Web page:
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NASA satellite breaks up in plunge to Earth

Sep 24, 2011, 12:06 a.m.
The seven-ton Upper Atmosphere Research Satellite (UARS) is deployed by the Space Shuttle Discovery (STS-48) in this NASA handout photo dated September 1991. REUTERS/NASA/Handout

By Irene Klotz

CAPE CANAVERAL, Florida (Reuters) - A six-tones NASA science satellite plunged through the atmosphere early on Saturday, breaking up and possibly scattering debris in Canada, NASA said.

There were reports on Twitter of debris falling over Okotoks, a town south of Calgary in western Canada, most likely the remains of the Upper Atmosphere Research Satellite, or UARS, which had been in orbit for 20 years.

Scientists were unable to pinpoint the exact time and place where UARS would return to Earth due to the satellite's unpredictable tumbles as it plowed through the upper atmosphere. Re-entry was believed to have occurred between 11:45 p.m. EDT on Friday and 12:45 a.m. EDT on Saturday.

Stretching 35 feet long and 15 feet in diameter, UARS was among the largest spacecraft to plummet uncontrollably through the atmosphere, although it is a slim cousin to NASA's 75-tonnes skylab station, which crashed to Earth in 1979.

Russia's last space station, the 135-tonnes Mir, crashed into the Pacific Ocean in 2001, but it was a guided descent.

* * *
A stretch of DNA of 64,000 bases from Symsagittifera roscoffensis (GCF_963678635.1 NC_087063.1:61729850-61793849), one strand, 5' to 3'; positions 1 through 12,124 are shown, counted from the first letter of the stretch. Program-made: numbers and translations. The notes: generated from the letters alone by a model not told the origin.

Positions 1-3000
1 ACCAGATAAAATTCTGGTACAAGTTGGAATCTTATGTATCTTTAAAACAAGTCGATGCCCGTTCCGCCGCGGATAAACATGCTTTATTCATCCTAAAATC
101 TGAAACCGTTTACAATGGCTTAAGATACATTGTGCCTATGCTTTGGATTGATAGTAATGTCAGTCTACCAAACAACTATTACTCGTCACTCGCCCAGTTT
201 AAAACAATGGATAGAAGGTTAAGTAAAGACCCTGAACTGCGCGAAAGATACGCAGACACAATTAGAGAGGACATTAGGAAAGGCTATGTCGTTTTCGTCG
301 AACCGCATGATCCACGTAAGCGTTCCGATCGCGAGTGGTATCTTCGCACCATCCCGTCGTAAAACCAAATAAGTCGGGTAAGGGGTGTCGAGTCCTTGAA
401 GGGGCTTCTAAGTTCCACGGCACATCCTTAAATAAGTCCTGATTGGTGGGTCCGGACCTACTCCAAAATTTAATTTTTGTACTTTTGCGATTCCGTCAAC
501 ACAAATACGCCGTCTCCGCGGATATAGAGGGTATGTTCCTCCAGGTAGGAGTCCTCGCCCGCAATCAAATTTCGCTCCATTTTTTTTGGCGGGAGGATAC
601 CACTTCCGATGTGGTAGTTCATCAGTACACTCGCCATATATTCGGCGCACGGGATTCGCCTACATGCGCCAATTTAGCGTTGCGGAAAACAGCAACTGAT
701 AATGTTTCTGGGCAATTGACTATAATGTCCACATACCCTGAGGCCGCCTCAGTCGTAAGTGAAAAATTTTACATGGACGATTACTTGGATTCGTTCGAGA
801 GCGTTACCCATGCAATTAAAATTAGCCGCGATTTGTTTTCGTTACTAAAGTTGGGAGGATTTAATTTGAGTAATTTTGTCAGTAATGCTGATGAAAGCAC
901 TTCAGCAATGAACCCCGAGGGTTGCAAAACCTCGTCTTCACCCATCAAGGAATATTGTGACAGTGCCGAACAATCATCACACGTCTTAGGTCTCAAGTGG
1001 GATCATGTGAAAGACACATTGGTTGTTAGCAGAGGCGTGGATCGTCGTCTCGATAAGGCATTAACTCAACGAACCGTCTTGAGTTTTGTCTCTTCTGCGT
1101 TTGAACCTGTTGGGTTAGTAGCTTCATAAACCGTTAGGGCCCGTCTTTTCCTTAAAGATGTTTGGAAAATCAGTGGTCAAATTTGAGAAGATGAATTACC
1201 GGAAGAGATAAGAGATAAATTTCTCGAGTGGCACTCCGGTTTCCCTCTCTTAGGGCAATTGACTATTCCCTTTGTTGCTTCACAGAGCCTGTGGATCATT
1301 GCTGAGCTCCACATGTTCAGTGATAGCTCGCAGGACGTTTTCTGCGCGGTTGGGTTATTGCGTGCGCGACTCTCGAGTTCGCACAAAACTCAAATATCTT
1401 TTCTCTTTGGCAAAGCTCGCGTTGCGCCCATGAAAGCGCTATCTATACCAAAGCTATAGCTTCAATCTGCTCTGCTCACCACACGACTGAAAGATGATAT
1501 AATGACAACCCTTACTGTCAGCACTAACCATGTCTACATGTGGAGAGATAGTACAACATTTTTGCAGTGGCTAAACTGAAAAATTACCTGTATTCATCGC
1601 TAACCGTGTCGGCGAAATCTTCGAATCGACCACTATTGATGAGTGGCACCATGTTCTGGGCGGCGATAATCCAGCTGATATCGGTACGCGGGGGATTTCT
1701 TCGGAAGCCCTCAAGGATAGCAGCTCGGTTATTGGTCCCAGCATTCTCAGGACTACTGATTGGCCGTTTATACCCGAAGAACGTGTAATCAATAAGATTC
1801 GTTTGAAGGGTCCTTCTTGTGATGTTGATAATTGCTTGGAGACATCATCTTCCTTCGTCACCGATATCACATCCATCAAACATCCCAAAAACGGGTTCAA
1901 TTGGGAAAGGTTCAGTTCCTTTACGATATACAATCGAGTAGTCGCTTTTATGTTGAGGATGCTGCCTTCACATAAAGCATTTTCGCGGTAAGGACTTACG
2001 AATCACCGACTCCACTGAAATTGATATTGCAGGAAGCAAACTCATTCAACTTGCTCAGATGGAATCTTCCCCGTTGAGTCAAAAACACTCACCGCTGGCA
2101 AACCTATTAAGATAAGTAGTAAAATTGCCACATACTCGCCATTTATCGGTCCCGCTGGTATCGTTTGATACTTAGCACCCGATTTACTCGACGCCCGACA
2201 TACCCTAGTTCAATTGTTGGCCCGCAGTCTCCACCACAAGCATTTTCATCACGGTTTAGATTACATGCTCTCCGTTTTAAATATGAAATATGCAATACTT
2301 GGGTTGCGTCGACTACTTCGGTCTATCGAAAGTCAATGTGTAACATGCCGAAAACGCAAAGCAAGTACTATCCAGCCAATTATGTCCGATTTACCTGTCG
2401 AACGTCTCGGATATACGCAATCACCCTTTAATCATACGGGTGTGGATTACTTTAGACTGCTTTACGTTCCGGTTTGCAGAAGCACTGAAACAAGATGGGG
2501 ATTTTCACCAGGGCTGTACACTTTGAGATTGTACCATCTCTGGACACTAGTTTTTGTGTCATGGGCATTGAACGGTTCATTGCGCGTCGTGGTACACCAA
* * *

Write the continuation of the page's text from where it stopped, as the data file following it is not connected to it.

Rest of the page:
NASA now plans for the controlled re-entry of large spacecraft, but it did not when UARS was designed.

The 13,000-pound (5,897 kg) satellite was dispatched into orbit by a space shuttle crew in 1991 to study ozone and other chemicals in Earth's atmosphere. It completed its mission in 2005 and had been slowly losing altitude ever since, pulled by the planet's gravity.

Most of the spacecraft burned up during the fiery plunge through the atmosphere, but about 26 individual pieces, weighing a total of about 1,100 pounds (500 kg) could have survived the incineration and landed somewhere on Earth.

The debris field spans about 500 miles, but exactly where it is located depends on when UARS descended.

With most of the planet covered in water and vast uninhabited deserts and other land directly beneath the satellite's flight path, the chance that someone would be hit by falling debris was 1-in-3,200, NASA said.

"The risk to public safety is very remote," it said.

The satellite flew over most of the planet, traveling between 57 degrees north and 57 degrees south of the equator.

UARS was one of about 20,000 pieces of space debris in orbit around Earth. Something the size of UARS falls back into the atmosphere about once a year.

(Editing by Vicki Allen)

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